Peak Dam? China and a Global History of Dam Building

Sun Yat-sen was perhaps the first modern Chinese leader to wax rhapsodic about water. In June 1894 letter to the official Li Hongzhang, he had celebrated its possibilities, observing that, unlike coal, it was an inexhaustible source of electricity. It would take another two decades for China’s first hydro-electric dam to appear. Built with German expertise and machinery, the Shilongba—Stone Dragon Dam—came online in the first year of the new Republic (1912) powering the street lights of nearby Kunming. In the one hundred years since, China has become the world’s leader in dam building: there are an estimated 90,000 dams in China today. This exploratory talk will discuss of how we might quantify China’s dam building since 1912 and situate it within a larger global history. Answering the question will require an exploration of the various ways in which dams are measured: number, height, volume, design, technology, materials, discharge, installed capacity, economic impact, environmental impact, etc. Such analysis can help us track not just material changes, but also the evolution of attitudes regarding dam-building.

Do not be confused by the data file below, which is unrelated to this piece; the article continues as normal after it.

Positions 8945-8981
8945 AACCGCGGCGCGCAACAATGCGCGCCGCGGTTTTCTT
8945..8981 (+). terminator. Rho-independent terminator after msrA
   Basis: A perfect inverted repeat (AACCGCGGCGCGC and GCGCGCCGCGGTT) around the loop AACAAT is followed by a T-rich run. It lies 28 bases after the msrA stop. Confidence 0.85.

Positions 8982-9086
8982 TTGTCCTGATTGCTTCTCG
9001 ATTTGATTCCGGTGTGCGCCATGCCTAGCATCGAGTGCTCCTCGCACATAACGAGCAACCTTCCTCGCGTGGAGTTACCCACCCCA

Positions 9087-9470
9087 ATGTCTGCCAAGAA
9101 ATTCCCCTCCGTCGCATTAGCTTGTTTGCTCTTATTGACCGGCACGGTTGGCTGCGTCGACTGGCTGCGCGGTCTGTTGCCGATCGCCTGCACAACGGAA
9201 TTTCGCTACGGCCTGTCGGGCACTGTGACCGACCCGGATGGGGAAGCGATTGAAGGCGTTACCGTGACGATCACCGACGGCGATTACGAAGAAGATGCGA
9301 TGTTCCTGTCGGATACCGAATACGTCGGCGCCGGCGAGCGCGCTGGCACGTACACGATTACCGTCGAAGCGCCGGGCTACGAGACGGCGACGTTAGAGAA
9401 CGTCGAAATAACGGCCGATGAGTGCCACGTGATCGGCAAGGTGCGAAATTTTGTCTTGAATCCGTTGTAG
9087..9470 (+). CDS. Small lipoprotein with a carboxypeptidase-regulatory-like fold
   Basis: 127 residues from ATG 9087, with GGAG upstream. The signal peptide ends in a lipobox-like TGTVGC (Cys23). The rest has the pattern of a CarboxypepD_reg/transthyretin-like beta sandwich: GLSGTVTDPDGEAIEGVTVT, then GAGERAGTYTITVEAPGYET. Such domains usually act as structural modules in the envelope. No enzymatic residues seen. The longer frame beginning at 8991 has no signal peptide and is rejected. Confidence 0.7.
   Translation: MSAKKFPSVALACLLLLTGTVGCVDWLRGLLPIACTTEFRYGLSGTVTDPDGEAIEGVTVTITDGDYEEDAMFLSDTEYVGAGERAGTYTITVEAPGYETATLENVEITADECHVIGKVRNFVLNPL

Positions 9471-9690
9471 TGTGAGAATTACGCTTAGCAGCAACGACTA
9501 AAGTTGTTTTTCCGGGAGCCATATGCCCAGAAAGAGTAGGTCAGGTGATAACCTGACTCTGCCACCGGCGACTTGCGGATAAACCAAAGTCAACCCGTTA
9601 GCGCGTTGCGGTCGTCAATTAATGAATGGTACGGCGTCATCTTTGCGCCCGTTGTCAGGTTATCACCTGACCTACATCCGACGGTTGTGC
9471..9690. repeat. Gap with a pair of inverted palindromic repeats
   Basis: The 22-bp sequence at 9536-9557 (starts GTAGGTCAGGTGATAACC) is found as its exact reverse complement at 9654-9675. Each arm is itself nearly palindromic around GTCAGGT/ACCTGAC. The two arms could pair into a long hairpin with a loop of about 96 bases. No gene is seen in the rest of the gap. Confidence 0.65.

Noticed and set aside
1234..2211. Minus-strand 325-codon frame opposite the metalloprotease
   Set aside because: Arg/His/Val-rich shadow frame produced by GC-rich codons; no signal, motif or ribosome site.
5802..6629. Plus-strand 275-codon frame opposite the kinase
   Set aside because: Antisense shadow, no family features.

Date and Time:
March 14, 2019 - 4:00pm to 6:00pm
Room: 
4401
Location: 
Coor Hall
Campus: 
Tempe
Price: 
Free